The Soviet Union did not allow the Red Cross in any of their camps during the war because they had not signed the 1929 Geneva convention and they were not required to open their gulags (concentration camps) or Prisoner of War camps for inspection.

After the war, General Dwight Eisenhower signed a one-sentence order on August 4, 1945 which read "Effective immediately all members of the German forces held in US custody in the American zone of occupation in GERMANY will be considered as disarmed enemy forces and not as having the status of prisoners of war." The DEF status meant that the German soldiers who had surrendered would not be entitled to protection under the Geneva convention: no Red Cross inspections were allowed in the US prison camps after the war and Red Cross parcels for the defeated Germans were banned by the US War Department.

Even before the December 18, 1942 complaint by 12 allied governments, the Nazis had already turned the Theresienstadt ghetto into a propaganda tool to fool the rest of the world about their plans to exterminate all the Jews in Europe.

On Sept. 13, 1942, the Nazis had opened shops in Theresienstadt where the Jews could buy second-hand clothing and other goods. Eventually 8 such shops were opened.

On Dec. 8, 1942, the Nazis had opened a cafe, facing the main square in Theresienstadt, where the Jewish inmates could meet to socialize and listen to music.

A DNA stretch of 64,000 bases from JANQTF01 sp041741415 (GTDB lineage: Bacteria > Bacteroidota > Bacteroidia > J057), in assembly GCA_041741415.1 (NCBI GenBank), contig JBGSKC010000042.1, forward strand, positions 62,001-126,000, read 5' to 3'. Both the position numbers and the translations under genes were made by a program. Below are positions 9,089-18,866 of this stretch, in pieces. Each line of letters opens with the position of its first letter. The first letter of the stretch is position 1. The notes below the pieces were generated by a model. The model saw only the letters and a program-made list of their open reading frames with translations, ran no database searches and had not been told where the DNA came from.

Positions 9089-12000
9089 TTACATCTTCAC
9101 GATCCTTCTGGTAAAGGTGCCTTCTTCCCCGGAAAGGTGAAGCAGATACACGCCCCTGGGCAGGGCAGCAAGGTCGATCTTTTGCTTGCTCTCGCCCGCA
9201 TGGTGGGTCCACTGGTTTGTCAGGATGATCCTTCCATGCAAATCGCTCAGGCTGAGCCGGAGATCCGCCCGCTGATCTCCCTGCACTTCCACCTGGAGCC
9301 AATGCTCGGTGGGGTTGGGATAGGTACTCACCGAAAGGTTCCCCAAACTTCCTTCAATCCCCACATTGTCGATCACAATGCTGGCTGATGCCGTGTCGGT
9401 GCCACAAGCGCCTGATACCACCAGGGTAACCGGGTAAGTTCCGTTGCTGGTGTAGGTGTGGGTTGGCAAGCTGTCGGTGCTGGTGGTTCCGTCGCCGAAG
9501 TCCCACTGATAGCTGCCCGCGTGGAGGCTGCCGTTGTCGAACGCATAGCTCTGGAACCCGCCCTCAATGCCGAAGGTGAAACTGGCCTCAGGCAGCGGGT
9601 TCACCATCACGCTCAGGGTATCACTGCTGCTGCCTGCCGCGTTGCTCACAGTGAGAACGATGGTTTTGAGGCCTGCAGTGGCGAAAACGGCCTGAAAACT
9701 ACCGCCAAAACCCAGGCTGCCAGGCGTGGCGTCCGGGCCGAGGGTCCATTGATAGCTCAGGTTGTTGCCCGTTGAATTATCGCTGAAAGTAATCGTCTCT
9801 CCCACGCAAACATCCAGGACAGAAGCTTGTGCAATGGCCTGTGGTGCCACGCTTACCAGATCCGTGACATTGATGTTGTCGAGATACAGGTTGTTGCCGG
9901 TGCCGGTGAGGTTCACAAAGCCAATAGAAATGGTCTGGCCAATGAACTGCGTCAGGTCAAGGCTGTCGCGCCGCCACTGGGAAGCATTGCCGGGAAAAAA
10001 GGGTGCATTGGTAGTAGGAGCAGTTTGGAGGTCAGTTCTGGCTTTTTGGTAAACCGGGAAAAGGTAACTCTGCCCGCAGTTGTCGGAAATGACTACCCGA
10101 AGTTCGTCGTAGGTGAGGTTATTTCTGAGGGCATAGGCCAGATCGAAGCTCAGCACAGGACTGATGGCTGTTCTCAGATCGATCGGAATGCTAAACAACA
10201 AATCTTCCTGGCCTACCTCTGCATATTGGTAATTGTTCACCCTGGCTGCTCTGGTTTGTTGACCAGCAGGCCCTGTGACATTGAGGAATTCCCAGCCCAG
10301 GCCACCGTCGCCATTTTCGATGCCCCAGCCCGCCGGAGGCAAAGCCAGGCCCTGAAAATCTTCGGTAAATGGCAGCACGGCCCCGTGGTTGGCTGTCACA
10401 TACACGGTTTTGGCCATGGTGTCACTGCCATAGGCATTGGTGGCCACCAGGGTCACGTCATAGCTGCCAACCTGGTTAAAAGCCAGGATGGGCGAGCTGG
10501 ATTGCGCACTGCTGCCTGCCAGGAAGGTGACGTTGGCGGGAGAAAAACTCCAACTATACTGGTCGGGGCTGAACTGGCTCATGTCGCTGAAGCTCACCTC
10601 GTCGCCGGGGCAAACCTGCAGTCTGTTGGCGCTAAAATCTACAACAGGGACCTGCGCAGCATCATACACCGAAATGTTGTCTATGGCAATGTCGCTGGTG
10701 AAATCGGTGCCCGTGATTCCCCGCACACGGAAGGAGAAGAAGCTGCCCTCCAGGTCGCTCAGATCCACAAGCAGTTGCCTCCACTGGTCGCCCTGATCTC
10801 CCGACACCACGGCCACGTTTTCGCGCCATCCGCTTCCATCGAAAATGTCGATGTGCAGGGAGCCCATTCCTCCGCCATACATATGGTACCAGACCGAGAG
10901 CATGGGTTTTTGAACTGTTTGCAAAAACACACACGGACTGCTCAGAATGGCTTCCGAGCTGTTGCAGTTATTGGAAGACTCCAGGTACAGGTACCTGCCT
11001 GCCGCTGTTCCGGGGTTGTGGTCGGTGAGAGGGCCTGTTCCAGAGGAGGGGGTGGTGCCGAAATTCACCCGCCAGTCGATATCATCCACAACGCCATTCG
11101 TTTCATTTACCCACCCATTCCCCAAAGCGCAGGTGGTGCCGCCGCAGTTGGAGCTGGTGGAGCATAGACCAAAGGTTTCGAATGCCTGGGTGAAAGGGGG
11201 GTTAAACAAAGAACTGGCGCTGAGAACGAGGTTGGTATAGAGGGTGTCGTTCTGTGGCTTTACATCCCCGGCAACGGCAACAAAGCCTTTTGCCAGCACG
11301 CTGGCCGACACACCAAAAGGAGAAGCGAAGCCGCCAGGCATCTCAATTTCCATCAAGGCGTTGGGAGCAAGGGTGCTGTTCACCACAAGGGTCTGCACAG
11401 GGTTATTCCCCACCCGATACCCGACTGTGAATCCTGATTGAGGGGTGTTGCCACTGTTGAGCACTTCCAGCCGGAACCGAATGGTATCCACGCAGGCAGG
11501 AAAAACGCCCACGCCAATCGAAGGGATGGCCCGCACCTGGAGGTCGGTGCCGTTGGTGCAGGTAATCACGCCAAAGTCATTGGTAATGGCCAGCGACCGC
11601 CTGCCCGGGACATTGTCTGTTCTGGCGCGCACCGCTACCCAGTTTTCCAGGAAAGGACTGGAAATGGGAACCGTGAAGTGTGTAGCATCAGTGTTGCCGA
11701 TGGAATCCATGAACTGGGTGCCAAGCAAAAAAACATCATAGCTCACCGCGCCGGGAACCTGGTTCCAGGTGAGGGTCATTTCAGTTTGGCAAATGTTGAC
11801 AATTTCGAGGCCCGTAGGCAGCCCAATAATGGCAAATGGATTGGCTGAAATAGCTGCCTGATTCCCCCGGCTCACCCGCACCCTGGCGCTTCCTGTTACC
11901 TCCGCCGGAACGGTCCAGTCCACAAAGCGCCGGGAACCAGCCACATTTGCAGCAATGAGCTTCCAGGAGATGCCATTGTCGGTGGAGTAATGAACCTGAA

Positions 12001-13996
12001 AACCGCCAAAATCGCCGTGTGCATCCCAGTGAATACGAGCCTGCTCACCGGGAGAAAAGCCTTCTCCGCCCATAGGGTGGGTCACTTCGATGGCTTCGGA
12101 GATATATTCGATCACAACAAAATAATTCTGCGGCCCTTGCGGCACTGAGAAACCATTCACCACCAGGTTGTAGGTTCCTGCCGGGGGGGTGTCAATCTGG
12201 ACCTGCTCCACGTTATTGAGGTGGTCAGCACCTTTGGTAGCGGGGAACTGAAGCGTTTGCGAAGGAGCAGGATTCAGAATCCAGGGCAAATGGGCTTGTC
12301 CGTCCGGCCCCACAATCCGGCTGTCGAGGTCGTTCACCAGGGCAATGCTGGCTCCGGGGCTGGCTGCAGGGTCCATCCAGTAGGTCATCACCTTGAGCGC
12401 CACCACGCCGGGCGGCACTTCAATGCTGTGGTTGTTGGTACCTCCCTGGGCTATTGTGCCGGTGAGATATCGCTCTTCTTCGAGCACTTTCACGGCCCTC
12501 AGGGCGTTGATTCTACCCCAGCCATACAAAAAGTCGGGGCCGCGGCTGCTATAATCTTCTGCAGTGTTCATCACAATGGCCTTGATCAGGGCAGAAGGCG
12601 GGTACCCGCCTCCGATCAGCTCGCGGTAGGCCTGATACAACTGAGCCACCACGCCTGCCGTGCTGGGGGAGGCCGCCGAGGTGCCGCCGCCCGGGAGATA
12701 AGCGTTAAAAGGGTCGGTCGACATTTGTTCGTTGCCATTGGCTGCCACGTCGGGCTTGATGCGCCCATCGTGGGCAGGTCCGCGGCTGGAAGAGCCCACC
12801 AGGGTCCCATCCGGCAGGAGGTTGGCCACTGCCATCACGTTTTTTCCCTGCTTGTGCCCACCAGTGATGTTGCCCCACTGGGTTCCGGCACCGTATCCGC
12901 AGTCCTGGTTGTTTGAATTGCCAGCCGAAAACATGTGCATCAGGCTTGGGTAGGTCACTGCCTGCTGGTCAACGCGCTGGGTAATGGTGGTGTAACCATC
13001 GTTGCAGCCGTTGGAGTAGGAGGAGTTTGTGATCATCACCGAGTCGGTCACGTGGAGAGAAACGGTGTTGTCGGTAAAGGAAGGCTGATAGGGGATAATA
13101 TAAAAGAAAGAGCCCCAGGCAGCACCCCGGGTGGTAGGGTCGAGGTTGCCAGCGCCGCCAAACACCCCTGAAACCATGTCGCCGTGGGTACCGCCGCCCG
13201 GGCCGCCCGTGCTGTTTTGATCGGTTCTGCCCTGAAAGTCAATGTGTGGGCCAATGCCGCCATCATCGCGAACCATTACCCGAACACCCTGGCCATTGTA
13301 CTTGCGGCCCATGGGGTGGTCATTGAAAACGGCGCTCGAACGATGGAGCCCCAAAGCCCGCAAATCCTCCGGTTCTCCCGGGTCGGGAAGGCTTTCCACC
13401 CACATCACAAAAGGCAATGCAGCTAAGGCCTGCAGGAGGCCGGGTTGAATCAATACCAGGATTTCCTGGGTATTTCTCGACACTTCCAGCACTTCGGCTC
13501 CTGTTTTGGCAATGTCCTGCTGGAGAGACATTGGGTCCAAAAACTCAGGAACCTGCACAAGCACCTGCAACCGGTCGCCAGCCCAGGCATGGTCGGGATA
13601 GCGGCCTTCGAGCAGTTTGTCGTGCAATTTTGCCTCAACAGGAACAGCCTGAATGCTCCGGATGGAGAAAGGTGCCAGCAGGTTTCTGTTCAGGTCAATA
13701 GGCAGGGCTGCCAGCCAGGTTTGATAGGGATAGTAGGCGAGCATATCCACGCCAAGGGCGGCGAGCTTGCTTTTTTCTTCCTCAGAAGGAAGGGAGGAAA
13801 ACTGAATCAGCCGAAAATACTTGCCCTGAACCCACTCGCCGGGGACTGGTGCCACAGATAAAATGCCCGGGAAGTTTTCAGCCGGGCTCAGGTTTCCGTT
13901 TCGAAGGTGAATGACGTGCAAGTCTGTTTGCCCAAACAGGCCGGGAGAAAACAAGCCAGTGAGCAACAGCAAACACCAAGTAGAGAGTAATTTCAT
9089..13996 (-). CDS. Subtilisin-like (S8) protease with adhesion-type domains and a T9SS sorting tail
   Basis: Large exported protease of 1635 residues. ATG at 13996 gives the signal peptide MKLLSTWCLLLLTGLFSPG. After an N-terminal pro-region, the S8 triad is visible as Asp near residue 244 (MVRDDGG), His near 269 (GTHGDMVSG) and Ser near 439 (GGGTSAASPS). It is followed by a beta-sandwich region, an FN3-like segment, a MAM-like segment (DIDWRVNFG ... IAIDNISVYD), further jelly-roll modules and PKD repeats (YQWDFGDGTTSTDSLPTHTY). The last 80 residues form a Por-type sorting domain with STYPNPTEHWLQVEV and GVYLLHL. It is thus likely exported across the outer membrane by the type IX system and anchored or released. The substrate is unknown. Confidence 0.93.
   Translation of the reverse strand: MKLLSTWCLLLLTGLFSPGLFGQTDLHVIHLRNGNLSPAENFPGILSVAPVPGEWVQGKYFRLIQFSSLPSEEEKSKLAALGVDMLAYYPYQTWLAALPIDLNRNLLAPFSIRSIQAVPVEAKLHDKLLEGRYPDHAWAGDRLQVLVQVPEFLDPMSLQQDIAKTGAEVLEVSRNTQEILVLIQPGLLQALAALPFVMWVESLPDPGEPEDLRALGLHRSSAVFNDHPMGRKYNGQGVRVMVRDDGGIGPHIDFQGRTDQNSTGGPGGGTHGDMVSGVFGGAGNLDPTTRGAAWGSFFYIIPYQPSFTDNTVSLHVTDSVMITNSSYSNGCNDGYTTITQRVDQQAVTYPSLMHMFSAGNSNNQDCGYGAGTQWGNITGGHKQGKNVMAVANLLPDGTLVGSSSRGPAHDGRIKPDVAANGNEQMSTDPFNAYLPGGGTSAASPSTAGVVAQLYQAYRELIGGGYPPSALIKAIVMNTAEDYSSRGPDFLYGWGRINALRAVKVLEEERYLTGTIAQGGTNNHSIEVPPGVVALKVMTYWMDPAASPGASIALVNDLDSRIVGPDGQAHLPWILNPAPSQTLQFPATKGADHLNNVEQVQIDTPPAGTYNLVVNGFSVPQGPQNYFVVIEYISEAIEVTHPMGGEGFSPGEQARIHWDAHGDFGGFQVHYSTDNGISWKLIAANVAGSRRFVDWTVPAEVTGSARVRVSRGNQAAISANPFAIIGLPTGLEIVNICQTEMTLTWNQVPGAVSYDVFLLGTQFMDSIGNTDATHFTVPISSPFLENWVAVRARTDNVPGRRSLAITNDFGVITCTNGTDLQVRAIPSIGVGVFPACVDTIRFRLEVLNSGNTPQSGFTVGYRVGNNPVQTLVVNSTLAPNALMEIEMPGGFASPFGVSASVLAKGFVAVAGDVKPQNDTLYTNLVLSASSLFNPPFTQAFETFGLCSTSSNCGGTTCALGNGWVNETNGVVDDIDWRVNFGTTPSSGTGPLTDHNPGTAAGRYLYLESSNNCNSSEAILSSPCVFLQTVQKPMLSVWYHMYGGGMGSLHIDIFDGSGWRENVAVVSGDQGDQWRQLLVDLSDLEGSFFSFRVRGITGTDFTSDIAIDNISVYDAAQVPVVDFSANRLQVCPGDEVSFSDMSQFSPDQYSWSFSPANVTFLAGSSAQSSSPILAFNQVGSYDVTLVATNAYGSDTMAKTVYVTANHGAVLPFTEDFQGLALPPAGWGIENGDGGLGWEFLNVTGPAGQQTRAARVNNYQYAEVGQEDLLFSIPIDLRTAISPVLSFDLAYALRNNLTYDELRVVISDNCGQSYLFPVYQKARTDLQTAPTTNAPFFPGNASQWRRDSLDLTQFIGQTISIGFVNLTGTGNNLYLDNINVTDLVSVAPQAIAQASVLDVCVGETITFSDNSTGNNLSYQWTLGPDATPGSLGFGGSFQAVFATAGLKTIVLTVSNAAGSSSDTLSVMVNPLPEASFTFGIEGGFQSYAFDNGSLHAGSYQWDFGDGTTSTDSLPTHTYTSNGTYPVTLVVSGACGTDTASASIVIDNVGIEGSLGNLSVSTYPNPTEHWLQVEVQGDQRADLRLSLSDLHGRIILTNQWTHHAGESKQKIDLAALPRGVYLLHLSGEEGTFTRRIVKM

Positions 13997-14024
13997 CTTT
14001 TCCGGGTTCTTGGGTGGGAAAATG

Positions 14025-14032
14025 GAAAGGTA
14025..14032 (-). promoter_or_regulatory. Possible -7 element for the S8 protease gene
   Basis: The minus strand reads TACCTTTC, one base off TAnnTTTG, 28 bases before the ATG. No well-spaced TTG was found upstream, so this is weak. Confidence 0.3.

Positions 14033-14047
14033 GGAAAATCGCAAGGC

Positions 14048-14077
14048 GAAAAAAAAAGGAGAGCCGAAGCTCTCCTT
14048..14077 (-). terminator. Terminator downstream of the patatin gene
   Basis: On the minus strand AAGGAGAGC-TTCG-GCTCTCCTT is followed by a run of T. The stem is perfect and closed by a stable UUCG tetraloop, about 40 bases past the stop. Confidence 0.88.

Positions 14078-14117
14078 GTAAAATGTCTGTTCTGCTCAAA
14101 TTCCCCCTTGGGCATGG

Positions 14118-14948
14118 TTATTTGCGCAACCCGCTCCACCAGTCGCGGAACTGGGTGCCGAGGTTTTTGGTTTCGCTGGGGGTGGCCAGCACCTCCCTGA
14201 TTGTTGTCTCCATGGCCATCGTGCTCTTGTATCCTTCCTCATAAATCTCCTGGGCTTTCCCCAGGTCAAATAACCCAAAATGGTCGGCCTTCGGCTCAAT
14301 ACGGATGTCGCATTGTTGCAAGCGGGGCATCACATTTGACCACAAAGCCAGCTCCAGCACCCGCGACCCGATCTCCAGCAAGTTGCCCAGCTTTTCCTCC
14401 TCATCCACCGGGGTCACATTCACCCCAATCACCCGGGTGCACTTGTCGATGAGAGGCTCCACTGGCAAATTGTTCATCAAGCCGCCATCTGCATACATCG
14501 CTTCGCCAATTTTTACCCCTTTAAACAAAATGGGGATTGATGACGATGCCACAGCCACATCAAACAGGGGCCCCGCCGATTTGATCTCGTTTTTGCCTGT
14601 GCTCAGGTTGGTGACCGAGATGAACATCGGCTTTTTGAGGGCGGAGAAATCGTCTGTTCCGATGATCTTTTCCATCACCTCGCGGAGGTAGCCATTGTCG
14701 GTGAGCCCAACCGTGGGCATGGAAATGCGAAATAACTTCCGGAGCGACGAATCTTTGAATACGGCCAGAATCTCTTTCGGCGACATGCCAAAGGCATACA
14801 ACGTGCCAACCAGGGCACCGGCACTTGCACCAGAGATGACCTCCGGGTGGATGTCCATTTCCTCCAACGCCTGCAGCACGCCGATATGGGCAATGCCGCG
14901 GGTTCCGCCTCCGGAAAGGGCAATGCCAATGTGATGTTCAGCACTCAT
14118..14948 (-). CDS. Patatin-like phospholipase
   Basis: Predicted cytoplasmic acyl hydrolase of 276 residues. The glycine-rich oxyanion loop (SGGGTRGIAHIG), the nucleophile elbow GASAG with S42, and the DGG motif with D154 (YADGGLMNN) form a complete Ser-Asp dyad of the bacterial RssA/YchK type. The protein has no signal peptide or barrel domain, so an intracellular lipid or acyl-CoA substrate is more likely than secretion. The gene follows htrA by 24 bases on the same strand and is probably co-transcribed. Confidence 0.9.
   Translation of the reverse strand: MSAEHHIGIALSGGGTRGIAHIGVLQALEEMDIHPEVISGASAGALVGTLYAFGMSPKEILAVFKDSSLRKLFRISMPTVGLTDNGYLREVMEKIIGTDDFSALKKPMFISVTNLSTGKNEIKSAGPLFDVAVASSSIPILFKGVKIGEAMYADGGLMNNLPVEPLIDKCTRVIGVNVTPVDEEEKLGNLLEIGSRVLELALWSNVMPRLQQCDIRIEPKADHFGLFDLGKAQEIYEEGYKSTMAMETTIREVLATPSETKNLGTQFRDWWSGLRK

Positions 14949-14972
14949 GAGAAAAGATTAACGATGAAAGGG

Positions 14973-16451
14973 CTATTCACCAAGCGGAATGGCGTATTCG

Neuegasse, the street where the Cafe and ghetto shops were located. On the left is the building where there was a store in which the prisoners could buy used clothing with camp money and the building on the right is where the Cafe was located. These buildings face the town square.

An Antique Store is now located where the ghetto Cafe used to be

On May 12, 1943, a bank was opened in Theresienstadt and camp money was printed to pay the Jews for their labor in the ghetto factories. This money could be used at the ghetto cafe or to buy items at the ghetto shops. In order to give the impression to the outside world that Theresienstadt was a regular town and not a concentration camp, the Nazis decided in July 1943 to change the numbers and letters on the streets and buildings to names, so that any friends or relatives sending mail to the camp post office would not suspect anything. The camp name "Ghetto Theresienstadt" was changed to "Jewish Settlement Theresienstadt."

In the Spring of 1944, the Nazis began extensive improvements to the ghetto in preparation for the Red Cross visit. In their mission to impress the IRC delegates, they outdid themselves, and after the beautification project was completed, they were so proud of their handiwork that they made a movie of Theresienstadt entitled "Der Führer schenkt den Juden eine Stadt" or "The Leader gives the Jews a town as a gift."